Sporting a roots-influenced country sound and a new depth in both her vocal abilities and her song writing skills, it has received rave reviews and critical acclaim, with many calling it her best album to date.
Chambers puts part of its success down to the new lease on life she gained on and off the stage following throat surgery in 2015, and her journey through the turmoil that came before that.
"[My voice] did sound a little bit different. Obviously, it’s got more power and more strength, even more volume - all of those things that you would expect."
All photos by Penny Lane
“But this album, Dragonfly, was the first album that I made, the first recording after the surgery and I think it changed my writing as well actually because I was able to sort of find this different voice within myself that I didn’t even know I had,” she said.
“I think there’s a lot bigger vocals on this new record and even with my new show. I’ll play a few songs from Dragonfly, but I mostly go back and play all the old ones anyway. I still love playing ‘The Captain’ and ‘Barricades and Brickwalls’ and songs like that, I think they still sound the same after the surgery, but there’s definitely a depth there that wasn’t there before in my voice, which is great.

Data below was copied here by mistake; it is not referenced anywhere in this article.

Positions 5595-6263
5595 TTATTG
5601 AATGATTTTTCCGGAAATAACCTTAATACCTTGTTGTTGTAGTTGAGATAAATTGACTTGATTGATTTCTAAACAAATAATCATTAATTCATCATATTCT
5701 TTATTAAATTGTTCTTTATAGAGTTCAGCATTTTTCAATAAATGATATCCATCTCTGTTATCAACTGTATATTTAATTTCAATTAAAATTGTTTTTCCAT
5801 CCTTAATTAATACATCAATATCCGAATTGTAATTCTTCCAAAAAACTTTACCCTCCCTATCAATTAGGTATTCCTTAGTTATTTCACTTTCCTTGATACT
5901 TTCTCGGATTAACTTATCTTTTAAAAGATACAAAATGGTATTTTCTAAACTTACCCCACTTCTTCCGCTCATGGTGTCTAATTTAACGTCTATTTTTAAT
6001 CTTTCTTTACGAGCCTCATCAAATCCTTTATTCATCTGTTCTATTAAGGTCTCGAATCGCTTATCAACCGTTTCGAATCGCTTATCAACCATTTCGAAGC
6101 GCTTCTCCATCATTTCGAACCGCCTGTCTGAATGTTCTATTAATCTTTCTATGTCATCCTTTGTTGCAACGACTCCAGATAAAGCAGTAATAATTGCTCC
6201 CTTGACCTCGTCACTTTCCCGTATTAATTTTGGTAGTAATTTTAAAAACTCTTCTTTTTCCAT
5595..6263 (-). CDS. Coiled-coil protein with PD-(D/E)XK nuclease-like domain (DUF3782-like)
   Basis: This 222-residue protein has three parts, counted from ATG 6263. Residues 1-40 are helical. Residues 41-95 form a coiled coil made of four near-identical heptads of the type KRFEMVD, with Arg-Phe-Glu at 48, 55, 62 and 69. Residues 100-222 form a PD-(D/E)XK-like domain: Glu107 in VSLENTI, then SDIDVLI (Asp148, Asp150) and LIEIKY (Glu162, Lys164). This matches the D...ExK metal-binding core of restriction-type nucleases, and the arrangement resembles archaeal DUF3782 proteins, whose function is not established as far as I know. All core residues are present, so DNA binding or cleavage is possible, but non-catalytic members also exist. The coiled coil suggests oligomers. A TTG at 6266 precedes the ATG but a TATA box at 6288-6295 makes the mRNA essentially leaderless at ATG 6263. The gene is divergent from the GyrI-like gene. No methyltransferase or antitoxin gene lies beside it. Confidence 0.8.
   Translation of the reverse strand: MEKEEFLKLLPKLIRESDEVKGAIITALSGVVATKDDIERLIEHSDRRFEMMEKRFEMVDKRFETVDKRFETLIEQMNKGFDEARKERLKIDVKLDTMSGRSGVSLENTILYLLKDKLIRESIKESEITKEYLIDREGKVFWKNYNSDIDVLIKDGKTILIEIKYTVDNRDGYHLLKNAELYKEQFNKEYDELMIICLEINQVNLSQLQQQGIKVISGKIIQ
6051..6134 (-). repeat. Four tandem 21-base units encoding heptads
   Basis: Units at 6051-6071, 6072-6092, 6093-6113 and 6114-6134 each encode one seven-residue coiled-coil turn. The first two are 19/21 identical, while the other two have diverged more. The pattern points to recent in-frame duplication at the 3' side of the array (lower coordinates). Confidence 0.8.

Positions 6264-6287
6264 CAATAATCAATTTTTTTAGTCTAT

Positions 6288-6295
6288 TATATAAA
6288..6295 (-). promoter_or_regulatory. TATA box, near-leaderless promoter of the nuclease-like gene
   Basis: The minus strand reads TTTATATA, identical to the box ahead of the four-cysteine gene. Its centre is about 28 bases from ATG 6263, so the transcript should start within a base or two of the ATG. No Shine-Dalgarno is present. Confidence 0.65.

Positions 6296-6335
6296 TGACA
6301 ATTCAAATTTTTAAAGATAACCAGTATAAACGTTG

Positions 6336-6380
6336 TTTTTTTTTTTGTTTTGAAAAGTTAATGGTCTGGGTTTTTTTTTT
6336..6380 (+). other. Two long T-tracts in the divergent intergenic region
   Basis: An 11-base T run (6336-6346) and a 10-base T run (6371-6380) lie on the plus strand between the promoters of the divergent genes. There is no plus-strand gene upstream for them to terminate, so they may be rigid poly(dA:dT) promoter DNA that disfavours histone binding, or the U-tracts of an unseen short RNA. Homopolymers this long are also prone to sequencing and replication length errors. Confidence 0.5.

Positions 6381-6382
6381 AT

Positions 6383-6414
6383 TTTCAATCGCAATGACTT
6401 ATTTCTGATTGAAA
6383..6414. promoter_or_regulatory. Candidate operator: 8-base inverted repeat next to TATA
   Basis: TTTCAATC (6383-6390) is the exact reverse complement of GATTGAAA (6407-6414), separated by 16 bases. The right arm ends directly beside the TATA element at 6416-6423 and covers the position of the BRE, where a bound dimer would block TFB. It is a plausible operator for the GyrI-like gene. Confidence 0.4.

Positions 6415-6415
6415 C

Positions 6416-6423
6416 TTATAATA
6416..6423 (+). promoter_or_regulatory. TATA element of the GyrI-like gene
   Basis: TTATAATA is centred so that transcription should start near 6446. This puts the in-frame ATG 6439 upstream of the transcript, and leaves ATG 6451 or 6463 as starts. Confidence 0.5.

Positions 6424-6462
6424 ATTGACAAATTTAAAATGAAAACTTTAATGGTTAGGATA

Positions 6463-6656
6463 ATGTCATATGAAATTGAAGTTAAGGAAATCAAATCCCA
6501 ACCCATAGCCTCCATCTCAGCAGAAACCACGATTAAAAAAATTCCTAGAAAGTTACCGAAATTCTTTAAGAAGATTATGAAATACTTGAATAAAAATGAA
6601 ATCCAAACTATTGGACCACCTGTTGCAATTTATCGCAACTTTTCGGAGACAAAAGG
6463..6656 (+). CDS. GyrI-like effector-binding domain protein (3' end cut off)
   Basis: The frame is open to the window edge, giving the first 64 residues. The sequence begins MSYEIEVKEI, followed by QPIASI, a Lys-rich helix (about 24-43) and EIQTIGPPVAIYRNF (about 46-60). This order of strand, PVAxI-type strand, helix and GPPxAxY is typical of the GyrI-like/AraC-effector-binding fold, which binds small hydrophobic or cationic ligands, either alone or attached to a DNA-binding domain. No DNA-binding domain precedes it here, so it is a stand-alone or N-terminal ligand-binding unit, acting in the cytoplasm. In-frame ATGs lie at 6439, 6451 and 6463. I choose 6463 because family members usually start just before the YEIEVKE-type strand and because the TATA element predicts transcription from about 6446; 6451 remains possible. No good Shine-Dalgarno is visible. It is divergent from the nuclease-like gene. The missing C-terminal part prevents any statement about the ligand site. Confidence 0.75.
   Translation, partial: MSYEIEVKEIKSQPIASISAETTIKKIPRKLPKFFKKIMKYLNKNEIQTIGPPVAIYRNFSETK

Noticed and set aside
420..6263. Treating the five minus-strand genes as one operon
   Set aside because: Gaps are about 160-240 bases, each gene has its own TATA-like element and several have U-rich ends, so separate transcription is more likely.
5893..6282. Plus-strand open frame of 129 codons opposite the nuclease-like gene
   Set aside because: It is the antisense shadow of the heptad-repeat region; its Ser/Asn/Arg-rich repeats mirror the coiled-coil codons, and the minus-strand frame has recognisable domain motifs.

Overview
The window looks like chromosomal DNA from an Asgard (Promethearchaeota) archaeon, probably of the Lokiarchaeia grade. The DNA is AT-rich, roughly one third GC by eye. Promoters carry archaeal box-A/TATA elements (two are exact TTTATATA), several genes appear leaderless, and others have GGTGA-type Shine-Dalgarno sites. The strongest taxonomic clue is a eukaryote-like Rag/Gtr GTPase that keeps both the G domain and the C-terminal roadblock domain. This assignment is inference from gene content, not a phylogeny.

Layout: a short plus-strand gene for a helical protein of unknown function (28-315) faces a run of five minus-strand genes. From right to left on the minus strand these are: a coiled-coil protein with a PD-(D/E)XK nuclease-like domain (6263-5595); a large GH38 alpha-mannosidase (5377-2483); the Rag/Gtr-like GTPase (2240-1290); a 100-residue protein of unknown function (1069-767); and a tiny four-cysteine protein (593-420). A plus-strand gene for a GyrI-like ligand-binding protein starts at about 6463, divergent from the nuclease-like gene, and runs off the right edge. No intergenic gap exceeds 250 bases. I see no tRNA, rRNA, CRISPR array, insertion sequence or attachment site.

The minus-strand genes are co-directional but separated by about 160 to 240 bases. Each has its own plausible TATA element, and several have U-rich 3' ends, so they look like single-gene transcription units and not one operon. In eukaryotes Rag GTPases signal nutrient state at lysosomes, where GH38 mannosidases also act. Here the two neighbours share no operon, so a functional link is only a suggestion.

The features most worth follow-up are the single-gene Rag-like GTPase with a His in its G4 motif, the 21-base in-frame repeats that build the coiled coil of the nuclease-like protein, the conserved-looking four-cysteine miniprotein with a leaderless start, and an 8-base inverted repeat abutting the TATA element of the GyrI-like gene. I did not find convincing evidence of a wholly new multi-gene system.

“I feel like I have the best of both worlds now because I get to sing the old songs but I get this new side of my voice as well where I get to do some bigger, soul kind of vibe songs.
“I love it; it’s made me step outside the box a little bit writing wise.
“I think a lot of it is that it was almost like a personal thing that clicked in me. Even though my voice now just sounds a bit stronger, I don’t think I realised how much stress I had on my voice before, just singing through nodules for 20 years.